On the one hand, there is inequality and lack of appreciation, uncertainty about one’s own position, poor information flow and work spaces that fall short. On the other hand, there is connecting with one’s work community, free spaces to work in, IT-services and access to travel grants. These are the types of practices which surfaced when the Tampere University Association of Researchers and Teachers, Tatte, conducted a survey on the functional and dysfunctional practices related to conducting research with the support of a grant at Tampere University in the spring of 2020.
The results of the survey clearly indicate that grant researchers feel they are in an unequal position in comparison to salaried colleagues at the University. While salaried researchers are automatically provided the necessary resources for working, health care as well as culture and wellbeing benefits, grant researchers may need to pay for their work space, and are left utterly without healthcare or culture and wellbeing benefits. Further, grant researchers might not be included on email lists, and are, as a result, not invited to their Faculty’s or work community’s events.
Chief shop steward and author of the survey report, Sinikka Torkkola, underlines that comparisons between salaried and grant researchers is not worthwhile in every aspect: “What we often fail to see when making these comparisons, is that unlike salaried researchers, grant researchers are completely independent of university employer’s supervision of work.” In light of the survey results, however, Tatte questions whether the existing dysfunctional practices are a justified price for this academic freedom?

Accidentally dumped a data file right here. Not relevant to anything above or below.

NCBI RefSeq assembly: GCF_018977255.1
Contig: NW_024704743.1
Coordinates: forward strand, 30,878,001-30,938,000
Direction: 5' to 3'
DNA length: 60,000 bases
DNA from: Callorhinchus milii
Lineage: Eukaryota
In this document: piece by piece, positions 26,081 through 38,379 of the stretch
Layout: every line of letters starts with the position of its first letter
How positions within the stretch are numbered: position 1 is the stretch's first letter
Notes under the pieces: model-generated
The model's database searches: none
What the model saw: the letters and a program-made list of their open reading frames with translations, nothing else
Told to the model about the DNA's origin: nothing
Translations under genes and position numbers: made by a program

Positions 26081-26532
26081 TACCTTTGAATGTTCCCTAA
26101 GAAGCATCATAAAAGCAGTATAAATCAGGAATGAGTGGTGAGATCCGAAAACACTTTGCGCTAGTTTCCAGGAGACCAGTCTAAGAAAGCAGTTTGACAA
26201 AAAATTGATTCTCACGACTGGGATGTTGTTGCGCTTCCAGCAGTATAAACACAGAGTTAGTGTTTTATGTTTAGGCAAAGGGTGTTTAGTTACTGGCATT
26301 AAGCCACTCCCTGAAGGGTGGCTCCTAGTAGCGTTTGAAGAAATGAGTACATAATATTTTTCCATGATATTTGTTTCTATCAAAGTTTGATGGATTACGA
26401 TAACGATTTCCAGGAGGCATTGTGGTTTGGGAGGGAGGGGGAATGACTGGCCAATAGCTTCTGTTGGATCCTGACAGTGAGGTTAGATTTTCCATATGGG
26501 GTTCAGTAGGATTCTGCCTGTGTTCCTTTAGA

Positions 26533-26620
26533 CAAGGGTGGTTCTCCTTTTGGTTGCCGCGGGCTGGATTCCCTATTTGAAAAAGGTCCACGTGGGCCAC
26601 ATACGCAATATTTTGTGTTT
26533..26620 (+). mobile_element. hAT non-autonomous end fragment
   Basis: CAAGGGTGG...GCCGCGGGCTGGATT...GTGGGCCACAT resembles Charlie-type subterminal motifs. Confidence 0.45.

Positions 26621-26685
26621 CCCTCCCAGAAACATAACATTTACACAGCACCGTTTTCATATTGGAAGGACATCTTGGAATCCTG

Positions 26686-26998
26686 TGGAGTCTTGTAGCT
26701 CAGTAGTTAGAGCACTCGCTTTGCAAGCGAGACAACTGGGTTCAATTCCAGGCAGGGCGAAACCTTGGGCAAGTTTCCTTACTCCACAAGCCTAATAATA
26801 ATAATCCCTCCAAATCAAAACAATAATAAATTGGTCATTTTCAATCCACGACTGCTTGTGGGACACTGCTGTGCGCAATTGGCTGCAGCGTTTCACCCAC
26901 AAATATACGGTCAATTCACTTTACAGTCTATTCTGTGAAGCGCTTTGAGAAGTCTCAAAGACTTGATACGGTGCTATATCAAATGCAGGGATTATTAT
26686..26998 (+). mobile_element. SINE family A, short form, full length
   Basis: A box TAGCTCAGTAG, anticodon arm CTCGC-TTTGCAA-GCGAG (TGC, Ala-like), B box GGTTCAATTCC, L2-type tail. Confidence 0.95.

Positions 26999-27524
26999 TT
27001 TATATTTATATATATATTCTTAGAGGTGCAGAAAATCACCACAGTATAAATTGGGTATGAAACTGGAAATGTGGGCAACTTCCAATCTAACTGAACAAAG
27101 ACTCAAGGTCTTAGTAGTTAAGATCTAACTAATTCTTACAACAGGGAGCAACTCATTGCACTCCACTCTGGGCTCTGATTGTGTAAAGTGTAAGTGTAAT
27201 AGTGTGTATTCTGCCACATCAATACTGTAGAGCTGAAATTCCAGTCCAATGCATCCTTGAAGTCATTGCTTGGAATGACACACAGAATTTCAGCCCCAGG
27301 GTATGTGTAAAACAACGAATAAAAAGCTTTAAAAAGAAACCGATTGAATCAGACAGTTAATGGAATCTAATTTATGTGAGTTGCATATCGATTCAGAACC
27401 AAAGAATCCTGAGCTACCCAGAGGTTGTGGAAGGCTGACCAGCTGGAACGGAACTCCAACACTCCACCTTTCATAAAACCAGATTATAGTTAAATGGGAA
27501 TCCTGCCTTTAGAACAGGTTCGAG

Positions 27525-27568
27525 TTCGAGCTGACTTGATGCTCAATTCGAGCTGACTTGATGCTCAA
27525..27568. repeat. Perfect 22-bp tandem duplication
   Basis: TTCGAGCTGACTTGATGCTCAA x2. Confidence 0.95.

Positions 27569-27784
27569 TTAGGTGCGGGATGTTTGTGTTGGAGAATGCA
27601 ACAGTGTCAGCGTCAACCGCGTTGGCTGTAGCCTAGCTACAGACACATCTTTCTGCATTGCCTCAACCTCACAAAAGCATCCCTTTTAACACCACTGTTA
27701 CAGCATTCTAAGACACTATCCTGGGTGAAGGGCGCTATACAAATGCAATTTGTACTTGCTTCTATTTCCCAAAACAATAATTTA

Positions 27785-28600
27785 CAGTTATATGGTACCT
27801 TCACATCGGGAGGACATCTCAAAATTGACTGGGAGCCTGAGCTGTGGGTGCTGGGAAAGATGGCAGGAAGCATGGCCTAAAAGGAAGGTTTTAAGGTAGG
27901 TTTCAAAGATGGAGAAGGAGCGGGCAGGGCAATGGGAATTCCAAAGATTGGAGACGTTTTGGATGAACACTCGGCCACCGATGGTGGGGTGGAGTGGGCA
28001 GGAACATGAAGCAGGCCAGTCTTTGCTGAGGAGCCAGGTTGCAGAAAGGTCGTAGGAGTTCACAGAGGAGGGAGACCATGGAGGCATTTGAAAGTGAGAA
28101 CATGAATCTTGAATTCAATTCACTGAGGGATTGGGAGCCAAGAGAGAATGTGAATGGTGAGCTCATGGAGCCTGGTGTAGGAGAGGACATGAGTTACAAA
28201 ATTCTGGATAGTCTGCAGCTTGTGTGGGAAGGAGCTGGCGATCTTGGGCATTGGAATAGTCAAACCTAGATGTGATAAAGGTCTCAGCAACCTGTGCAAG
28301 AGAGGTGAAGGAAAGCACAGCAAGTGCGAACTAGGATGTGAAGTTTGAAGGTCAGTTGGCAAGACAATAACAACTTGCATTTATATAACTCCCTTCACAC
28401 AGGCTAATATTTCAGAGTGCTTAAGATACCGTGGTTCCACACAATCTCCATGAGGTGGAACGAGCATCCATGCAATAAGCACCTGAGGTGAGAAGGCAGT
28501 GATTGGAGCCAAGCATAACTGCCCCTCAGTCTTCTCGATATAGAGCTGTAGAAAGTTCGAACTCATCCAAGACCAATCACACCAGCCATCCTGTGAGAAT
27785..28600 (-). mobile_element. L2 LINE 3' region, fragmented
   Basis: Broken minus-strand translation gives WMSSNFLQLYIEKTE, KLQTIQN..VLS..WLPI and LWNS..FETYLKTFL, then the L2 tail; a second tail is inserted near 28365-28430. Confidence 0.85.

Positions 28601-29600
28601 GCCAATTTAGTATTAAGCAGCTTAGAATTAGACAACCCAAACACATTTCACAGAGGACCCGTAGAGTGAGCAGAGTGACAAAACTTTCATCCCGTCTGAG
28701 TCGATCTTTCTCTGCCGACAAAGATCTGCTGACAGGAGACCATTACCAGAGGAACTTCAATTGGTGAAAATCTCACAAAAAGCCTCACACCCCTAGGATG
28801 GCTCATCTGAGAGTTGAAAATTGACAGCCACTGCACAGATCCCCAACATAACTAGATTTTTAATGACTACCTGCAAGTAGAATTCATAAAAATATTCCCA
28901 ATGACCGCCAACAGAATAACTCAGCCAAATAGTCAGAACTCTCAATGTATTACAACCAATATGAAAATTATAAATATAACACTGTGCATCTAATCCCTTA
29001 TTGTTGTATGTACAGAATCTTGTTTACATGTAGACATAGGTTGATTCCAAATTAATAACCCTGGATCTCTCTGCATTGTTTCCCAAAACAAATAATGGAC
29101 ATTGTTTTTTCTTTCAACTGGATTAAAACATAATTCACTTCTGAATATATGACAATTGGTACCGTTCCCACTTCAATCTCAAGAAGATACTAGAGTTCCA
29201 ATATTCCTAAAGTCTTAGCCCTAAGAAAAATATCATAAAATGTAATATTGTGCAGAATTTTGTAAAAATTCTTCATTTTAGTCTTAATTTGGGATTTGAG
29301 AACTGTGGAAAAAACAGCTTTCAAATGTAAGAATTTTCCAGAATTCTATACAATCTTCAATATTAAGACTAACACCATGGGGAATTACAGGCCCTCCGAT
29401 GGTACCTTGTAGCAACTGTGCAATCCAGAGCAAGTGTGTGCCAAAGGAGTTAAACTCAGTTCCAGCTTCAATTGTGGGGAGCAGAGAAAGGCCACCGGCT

Many practices that surfaced in the responses to the open survey questions create inequality in ways that feel completely unnecessary. One respondent describes their experience thus: “You could certainly sense the downgrade when I moved from salaried research to grant research. I had to give up my office in one blink of an eye (…)”.
It is mandatory that the dysfunctional and unclear practices related to grant research at the university be dealt with. On the basis of the survey results, Tatte has provided detailed recommendations for enhancing the position of researchers working with the support of grants at Tampere University. These recommendations have been made at the level of the entire university as well as its faculties.
“One of the most central recommendations in my opinion is that each faculty name a couple of administrative members of staff responsible for answering to the needs of grant researchers. This would markedly improve the situation of grant researchers, who would then not need to be passed from one administrator to the next in order to have their needs met. This way the requirements for conducting quality research could be met without friction in each particular circumstance. This would also signal appreciation,” notes Sanni Tiitinen, the president of Tatte.
“It is vital that we understand that grant researchers are no small minority at the university, but rather that a large number of researchers work fully or partially with the support of grants at some point during their careers. Researchers are researchers, regardless of where the money comes from. One way to bridge the gap between salaried and grant researchers might be to strengthen the shared identity as academics by holding joint orientation events,” Sinikka Torkkola reflects.
Altogether 88 grant researchers from six faculties responded to the survey Tatte conducted. Of the 88 respondents, 55 were working fully with the support of grants. The remaining respondents were working partially with the support of grants and partially in a salaried position either at the university or outside it. Of all the respondents, 66 (75%) had signed a resource agreement with their faculties. The results of the survey were analyzed by Päivi Tyni.
Full report available (in Finnish) here:
Sinikka Torkkola and Päivi Tyni (2020) Sisällä ja ulkona. Kyselytutkimus Tampereen yliopistossa apurahalla tutkimusta tekeville. Tampereen University Association of Researchers and Teachers.
Tatte’s recommendations for enhancing the position of researchers working with the support of grants available here.